WOODLAND HILLS, CALIF. — AT the Calabash Street Elementary School here, students created an earthquake this week.
Plastic wrap was stretched over an empty cookie tin, with brown sugar sprinkled on top to represent soil. The students then banged on another tin to create shock waves. The sugar crumbs danced up and down, simulating a temblor. The lesson was intended to show that earthquakes generate waves similar to what we experience in everyday life.
The subtext was to demystify these earthly hiccups so the pupils, who a week earlier had experienced one anything but brown-sugar sweet, wouldn't harbor so much fear.
Across the nation's second-largest school district, the task was similar this week.
Teachers sought to soothe the troubled thoughts of another generation of Californians for whom earthquakes have now become part of the lingua franca.
Students wrote essays about what they had experienced. They drew pictures. They discussed the writhes and heaves in group sessions. They practiced huddling under desks in case another one hit, even as aftershocks did.
``In the lab, they can get a better understanding of the earth,'' says Calabash Principal Marge Ann Roten, of the science experiment. ``If you understand something, you have a lot less fear.''
All this, of course, presumed that students even had a school to go to. At midweek, 63 of the district's 640 campuses remained closed. But administrators expect all but five of the most damaged schools to be opened by week's end. Temporary portable classrooms are being set up on the hardest hit campuses, mainly in the San Fernando Valley.
President Clinton's emergency aid plan before Congress earmarks $700 million for local school repairs. Other federal money is being sought for emergency operating expenses and counseling. Administrators will welcome any benevolence.
``We have no earthquake insurance and not enough in reserve to do anything,'' says one district official.
Calabash Elementary School, a tidy campus in a leafy suburb not far from the quake's epicenter, suffered only cosmetic damage. But there is some evidence of the tectonic tossing the campus got: splits in wall joints, a playground webbed with cracks.
Though built in the 1950s, the school fared better than many of the houses of the 285 students who attend it. In the science class, an instructor asks how many students saw their homes damaged. About half the hands shoot up. A couple have had to find alternative housing. Nor are the students the only ones who faced difficulties. Principal Roten nearly had an armoir topple on her when the 6.6 temblor hit. She still isn't sleeping in her bedroom.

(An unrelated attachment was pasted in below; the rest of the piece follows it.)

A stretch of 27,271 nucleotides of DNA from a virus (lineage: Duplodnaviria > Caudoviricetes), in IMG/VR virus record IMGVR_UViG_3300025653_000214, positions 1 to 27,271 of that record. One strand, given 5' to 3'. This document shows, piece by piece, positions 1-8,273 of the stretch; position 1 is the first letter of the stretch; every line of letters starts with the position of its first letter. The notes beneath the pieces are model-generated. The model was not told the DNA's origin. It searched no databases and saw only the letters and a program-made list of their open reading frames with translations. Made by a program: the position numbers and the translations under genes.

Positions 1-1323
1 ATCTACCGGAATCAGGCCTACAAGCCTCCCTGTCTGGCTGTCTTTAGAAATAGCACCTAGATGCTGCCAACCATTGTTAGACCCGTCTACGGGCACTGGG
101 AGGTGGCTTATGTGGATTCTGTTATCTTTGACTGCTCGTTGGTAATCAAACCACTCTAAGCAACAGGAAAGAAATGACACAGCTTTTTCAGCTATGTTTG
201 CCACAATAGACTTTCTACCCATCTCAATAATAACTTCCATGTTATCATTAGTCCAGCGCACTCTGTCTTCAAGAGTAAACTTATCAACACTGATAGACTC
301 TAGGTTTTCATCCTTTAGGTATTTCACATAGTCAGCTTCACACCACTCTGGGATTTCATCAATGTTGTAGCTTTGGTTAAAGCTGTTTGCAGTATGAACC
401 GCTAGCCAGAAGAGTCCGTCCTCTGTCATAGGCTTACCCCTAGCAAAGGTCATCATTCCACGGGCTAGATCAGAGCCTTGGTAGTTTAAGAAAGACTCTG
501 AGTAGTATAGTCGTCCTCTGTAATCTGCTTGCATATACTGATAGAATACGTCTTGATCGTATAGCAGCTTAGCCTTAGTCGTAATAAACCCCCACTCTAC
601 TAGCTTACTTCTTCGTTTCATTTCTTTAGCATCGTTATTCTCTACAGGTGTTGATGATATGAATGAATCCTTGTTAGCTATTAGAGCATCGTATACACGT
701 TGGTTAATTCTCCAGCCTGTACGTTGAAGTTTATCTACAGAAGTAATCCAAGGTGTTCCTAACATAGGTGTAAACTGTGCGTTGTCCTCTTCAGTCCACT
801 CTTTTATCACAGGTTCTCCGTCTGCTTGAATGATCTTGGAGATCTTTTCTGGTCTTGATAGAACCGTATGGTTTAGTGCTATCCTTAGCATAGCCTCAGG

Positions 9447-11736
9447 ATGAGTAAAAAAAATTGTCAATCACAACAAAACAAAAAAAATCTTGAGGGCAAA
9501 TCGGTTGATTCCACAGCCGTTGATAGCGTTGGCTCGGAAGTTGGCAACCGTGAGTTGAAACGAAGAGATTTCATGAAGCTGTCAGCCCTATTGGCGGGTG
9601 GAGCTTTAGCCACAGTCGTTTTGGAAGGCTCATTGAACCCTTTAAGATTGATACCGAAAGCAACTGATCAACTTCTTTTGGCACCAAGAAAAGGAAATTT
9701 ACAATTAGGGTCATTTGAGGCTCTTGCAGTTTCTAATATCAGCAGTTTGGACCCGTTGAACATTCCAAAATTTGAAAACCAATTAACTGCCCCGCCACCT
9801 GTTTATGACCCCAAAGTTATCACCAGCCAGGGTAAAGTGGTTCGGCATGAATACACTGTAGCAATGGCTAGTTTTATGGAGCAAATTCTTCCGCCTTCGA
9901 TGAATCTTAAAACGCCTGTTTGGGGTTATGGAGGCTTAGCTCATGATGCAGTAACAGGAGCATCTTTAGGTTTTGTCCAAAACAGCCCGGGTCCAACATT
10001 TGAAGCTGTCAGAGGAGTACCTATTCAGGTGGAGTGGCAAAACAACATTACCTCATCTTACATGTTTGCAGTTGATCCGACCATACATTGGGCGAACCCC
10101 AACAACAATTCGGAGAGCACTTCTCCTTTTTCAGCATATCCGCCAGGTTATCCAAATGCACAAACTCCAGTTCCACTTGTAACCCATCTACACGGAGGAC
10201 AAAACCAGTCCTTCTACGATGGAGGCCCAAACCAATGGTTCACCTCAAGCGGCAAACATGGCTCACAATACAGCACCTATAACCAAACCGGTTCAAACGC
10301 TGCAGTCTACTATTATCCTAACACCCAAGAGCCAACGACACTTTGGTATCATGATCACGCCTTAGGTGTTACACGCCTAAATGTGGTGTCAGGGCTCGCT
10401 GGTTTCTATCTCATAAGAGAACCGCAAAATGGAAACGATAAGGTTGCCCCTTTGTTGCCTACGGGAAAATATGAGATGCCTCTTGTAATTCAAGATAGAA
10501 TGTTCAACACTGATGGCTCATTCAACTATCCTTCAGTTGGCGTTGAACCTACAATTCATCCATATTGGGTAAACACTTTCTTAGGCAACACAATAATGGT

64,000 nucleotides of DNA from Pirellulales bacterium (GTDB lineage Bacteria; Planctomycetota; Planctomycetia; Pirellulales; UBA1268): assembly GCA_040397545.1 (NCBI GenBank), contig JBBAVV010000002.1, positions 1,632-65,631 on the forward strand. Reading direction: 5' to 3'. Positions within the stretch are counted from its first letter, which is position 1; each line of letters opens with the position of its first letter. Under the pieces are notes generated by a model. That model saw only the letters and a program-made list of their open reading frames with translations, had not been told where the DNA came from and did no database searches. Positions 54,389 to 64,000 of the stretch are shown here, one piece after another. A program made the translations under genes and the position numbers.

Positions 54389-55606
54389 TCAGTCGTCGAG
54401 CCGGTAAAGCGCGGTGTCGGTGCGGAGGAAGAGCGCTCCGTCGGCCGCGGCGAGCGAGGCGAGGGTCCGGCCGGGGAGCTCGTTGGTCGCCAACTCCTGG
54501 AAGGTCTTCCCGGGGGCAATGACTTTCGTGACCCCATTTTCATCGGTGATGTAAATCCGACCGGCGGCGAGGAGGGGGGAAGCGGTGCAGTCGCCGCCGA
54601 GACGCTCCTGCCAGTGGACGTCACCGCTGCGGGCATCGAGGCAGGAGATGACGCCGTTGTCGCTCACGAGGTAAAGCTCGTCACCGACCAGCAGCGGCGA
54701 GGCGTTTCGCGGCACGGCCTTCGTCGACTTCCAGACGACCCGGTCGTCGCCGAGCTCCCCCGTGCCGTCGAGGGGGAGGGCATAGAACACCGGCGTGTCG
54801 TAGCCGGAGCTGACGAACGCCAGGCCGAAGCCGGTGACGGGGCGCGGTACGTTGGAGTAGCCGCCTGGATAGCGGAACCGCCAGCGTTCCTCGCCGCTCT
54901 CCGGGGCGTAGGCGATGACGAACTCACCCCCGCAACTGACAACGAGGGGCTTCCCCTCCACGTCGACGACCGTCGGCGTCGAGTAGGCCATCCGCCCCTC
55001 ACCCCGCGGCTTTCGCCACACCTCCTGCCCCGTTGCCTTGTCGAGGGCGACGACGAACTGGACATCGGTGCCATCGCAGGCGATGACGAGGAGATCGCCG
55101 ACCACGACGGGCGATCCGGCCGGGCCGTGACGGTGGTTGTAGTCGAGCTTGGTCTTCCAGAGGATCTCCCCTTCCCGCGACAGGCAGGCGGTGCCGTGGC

Calabash, like the rest of the city, has benefited from the spirit of community that has evolved in the wake of the quake. The San Diego school district has sent Los Angeles's 31st PTA district, which includes the west San Fernando Valley, truckloads of clothing, water, and toys. The first day Calabash reopened, parents showed up with everything from Persian rugs to water jugs for the pupils.
In the classroom, the focus has been on minds rather than mortar. Instructor Jean Dillingham is about ready for the students to generate their first earthquake in the science class. ``Oh, that's at least a 6.6,'' she says, as one child beats the pie tin with a spoon and the brown sugar jiggles.
``I liked it,'' says second-grader Colleen McGrew, of the experiment. ``When we get older, we will be able to teach others stuff about an earthquake.''
Colleen learned plenty from the real temblor, too: She rearranged her room after the quake so the light fixture is no longer over her bed. Now a net holding her stuffed animals is.
Other students at the school worked out their emotions by pen. ``I ignored the earthquake,'' wrote seven-year-old Alan Ning in an essay. ``I felt scared. The certain [curtain] holder almost fell on my dad's head. You can give me a hug.''
Second-grader Henry Jacobs chronicled how ``some ones chimny collapsed and a fire enghon came and are electicity went too. We let are next door nabor in with us.''